• More information on fee-based services that FMC can provide.
  • Our Support Provider Registry. Those who are interested in being contracted to assist market operators can fill out the form with supporting materials to show their experience assisting farmers market leaders. It is FMC’s goal to deepen and widen the pool of practitioners providing support to markets and to offer competitive pay scales for their time. Those who can supply the relevant materials may be called upon to work as paid contractors on various FMC projects.
  • Opportunities for outside stakeholders to engage with FMC to develop tools and resources for farmers markets.
  • An increased focus on assisting farmers market operators to work and be seen as leaders of system changes. This would allow markets to align their goals with activists working on issues such as climate change and to focus on becoming anti-racist organizations which, as outlined by Soul Fire Farm’s Leah Penniman, asks white allies to focus on education, reparations, and amplification. I wrote about some of these issues and a few possible strategies on my own blog: here and here.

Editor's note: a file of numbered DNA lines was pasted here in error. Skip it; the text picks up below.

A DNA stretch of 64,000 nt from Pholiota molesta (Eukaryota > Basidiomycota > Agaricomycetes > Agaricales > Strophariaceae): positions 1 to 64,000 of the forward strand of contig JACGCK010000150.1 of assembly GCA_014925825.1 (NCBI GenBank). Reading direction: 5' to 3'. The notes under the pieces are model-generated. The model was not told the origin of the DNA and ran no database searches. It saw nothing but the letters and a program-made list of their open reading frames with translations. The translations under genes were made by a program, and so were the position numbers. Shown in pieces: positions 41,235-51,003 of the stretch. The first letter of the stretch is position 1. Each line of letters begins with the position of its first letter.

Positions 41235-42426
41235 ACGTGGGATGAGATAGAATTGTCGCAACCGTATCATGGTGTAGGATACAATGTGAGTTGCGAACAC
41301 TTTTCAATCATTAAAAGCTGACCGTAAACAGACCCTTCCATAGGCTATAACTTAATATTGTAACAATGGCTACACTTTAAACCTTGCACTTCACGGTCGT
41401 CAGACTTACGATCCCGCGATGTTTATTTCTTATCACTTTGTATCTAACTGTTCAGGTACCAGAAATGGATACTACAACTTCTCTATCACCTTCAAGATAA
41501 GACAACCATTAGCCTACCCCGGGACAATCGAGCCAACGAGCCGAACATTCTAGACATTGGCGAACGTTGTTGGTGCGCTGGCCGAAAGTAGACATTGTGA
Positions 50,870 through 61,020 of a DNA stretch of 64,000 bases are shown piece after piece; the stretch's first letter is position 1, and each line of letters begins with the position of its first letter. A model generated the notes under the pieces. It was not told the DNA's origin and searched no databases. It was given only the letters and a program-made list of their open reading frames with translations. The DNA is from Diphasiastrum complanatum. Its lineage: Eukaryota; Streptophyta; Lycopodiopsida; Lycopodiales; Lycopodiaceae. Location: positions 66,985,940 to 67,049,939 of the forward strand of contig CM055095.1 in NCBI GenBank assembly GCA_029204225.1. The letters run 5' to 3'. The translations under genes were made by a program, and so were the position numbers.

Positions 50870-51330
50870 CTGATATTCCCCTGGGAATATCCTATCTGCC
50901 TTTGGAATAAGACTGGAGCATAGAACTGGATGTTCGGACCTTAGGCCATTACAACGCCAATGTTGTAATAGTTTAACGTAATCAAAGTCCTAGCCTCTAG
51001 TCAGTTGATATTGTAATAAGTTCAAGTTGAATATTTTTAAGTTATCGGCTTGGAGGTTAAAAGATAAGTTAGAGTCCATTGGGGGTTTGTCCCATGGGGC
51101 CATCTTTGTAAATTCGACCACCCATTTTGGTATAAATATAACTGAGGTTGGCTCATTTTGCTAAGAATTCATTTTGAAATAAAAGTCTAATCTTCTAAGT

*Some may note in the old language this strategy was originally written as Professionalize the FM Industry. After reflection, research, and input from stakeholders, this language was deemed unsuitable for our needs. Not only does the term professionalize often leave out able volunteerism, but it also can suggest that there is a need to follow white cultural norms in order to be deemed “professional.” More information can be found here: 

Case Study: FMC as GusNIP Hub Farm-Direct Facilitator